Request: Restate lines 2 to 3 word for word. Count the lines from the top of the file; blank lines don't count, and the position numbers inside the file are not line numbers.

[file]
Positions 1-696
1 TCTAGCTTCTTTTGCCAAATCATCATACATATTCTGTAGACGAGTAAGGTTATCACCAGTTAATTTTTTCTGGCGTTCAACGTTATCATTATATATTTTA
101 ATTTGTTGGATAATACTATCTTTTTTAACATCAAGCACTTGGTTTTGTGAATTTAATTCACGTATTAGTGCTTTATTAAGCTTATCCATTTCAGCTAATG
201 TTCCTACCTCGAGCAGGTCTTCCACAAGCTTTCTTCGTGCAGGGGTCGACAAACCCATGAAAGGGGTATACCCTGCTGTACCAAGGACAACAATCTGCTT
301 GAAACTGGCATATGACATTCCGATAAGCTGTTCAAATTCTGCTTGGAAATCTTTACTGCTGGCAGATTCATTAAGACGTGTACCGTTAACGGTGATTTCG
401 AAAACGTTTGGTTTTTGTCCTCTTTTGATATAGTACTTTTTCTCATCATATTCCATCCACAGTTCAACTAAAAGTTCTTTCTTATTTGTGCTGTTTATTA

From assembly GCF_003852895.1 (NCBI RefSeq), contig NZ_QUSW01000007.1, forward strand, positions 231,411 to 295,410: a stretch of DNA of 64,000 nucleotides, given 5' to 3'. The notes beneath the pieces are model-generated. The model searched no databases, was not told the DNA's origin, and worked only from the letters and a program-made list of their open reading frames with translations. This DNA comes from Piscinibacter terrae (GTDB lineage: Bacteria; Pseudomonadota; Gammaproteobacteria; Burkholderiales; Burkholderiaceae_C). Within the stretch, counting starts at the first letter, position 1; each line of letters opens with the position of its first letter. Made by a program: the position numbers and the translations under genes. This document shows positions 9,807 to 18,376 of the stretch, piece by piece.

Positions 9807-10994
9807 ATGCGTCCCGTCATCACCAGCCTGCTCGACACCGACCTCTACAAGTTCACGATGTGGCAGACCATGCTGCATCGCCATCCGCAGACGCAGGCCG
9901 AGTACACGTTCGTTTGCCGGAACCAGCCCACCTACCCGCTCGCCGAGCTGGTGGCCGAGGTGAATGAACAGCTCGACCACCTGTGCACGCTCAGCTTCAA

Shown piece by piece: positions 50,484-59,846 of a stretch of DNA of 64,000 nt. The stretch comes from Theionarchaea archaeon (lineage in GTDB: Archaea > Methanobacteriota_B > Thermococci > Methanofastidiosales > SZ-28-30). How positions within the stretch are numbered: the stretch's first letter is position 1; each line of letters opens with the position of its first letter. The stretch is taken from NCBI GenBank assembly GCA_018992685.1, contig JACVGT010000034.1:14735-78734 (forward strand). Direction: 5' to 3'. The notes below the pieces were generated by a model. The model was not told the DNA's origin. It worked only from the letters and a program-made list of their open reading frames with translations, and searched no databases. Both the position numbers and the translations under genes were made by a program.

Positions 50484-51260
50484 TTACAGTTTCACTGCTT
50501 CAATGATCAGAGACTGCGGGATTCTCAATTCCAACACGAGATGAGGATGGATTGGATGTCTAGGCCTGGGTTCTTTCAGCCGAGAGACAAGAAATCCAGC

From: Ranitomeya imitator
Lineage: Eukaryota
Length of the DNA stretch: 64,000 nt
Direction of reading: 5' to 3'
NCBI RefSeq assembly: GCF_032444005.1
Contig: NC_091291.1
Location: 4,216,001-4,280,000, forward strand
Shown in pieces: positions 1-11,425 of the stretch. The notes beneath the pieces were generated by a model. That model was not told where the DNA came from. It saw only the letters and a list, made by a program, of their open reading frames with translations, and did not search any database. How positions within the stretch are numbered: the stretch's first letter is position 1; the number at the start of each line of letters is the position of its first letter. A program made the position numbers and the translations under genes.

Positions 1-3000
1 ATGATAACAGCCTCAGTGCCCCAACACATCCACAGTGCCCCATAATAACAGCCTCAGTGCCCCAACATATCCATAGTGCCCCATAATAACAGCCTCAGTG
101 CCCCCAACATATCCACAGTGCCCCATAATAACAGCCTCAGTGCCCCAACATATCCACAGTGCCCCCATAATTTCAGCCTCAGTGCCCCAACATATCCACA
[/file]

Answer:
1 TCTAGCTTCTTTTGCCAAATCATCATACATATTCTGTAGACGAGTAAGGTTATCACCAGTTAATTTTTTCTGGCGTTCAACGTTATCATTATATATTTTA
101 ATTTGTTGGATAATACTATCTTTTTTAACATCAAGCACTTGGTTTTGTGAATTTAATTCACGTATTAGTGCTTTATTAAGCTTATCCATTTCAGCTAATG